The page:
Urbanists are rethinking what’s important about our cities in view of the pandemic.
Everyone is talking about what we are learning from the effects of the coronavirus, and how things might change when it is over. We have already looked at how our home designs might change, and even how our bathrooms might adapt. But what about our cities? The way we live, the way we get around? How must all of this adapt?
This is not an issue of density
There is still a lot of talk about density, which we previously discussed in Urban density is not the enemy, it is your friend. But as Dan Herriges notes in Strong Towns, it might well be easier to control the spread of viruses when people are more concentrated.
..there are ways in which spread-out living arrangements might even speed contagion, because our lives are less local than ever, for both better and worse. In the traditional city, a larger percentage of your interactions might take place close to home, resulting in geographic clusters of disease that can be tracked and contained. But we’ve normalized long-distance travel in modern America, not just for tourism but for everyday purposes. When you work 30 miles from where you live—and your coworkers in turn live all over a large metropolitan region, attend different places of worship and send their kids to different schools—tracing and containing transmission chains becomes almost impossible very quickly.
Montreal’s Plateau district is 32,598 people per square mile; New York City is 28,000. It is how you do density that matters. pic.twitter.com/kFeO8GFGXv
— Lloyd Alter (@lloydalter) April 8, 2020
And as I keep tweeting, it’s how you do density that matters.
More “missing middle” and Goldilocks Density
The problem is not that cities are dense (because in North America they are not) it’s that they are spiky. There are square miles of single-family housing, while the apartment buildings and condos are piled up on former industrial lands far from the NIMBYs. We need to smooth it out with more “missing middle” housing. As Daniel Parolek wrote:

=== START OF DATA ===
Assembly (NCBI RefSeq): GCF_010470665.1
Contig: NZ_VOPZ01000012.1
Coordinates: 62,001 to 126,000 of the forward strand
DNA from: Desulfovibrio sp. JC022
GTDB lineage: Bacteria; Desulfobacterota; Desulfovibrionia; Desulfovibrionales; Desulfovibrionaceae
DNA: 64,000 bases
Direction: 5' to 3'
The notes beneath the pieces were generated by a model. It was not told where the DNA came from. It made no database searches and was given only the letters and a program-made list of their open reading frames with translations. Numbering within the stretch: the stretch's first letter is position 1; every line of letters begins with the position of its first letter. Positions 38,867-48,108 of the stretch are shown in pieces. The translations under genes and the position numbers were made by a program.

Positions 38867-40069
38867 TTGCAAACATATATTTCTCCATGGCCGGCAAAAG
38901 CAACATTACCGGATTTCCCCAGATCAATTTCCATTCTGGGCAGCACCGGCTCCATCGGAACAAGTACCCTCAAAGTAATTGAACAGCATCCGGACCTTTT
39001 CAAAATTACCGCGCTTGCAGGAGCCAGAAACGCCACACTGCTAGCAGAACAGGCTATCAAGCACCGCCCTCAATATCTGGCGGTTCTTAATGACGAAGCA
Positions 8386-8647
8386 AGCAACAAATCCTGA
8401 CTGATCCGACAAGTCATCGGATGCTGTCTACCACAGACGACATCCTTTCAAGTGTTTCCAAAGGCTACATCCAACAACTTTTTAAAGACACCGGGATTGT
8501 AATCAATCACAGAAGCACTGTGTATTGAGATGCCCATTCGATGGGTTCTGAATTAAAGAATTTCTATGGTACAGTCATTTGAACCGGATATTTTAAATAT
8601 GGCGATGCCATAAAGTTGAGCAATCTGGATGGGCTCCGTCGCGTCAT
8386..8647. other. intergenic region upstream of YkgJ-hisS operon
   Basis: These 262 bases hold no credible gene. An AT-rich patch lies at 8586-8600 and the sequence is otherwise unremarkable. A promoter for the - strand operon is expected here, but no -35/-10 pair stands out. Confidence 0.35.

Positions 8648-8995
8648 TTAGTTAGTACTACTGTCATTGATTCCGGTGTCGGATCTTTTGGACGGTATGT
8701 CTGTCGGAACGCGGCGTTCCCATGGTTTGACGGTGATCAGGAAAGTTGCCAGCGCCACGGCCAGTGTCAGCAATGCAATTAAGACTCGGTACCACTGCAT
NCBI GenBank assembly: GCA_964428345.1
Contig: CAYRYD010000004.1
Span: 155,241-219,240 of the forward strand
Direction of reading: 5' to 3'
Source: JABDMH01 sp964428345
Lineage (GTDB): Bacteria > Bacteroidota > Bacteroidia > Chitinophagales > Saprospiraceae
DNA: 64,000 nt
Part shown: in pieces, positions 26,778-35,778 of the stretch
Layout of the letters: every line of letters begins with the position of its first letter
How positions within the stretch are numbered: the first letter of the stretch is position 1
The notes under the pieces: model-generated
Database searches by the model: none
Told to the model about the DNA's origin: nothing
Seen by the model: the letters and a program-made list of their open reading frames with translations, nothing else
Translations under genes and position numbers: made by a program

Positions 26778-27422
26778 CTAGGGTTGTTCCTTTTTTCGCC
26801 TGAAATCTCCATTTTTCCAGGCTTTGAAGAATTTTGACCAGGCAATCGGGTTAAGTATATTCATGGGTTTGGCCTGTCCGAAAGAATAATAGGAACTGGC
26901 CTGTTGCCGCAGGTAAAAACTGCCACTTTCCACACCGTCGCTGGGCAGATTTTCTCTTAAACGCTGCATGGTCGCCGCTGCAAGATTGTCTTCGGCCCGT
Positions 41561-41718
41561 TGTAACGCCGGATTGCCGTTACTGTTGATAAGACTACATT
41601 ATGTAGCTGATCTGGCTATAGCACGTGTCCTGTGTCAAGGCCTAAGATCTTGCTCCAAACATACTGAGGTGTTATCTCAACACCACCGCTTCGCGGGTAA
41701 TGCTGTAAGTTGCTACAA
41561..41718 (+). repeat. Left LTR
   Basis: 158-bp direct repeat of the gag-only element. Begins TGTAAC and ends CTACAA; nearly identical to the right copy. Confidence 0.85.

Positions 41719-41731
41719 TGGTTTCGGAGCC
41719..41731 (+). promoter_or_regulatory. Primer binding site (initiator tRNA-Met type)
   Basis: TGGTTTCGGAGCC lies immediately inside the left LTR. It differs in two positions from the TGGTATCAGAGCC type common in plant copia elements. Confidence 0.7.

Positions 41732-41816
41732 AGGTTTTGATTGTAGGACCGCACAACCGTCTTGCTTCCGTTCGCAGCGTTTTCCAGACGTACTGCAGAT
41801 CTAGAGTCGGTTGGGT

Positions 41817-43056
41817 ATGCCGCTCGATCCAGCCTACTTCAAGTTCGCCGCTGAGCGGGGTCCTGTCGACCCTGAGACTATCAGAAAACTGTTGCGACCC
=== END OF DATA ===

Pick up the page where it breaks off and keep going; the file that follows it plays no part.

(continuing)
Missing Middle is a range of multi-unit or clustered housing types compatible in scale with single-family homes that help meet the growing demand for walkable urban living. These types provide diverse housing options along a spectrum of affordability, including duplexes, fourplexes, and bungalow courts, to support walkable communities, locally-serving retail, and public transportation options.
This kind of housing can accommodate a lot of people, yet leaves a lot of open space. You don’t have to be trapped in an elevator; you can easily get outside. In the densest parts of our cities, people do not have access to green space, and the sidewalks are crowded, there is nowhere to go. But if you spread the density around, you can accommodate just as many people and still give them room to breathe. I have called it the Goldilocks Density:
….dense enough to support vibrant main streets with retail and services for local needs, but not too high that people can’t take the stairs in a pinch. Dense enough to support bike and transit infrastructure, but not so dense to need subways and huge underground parking garages. Dense enough to build a sense of community, but not so dense as to have everyone slip into anonymity.
Richard Florida also notes in the Globe and Mail that there are different kinds of density:
The virus has exposed a deep density divide: rich people density, where the advantaged can do remote work and order in delivery from their expensive homes, versus poor people density where the less advantaged are crammed together in multigenerational households who must head out on transit to work in crowded, exposed conditions. This density divide weakens all of us because vulnerable communities open all of us to the spread of the virus. A city cannot be safe if it is not equitable.
Widen the sidewalks and make way for micromobility
Lost physical distancing space on Mount Pleasant. pic.twitter.com/USP9LQkkRy
— Gil Meslin (@g_meslin) April 7, 2020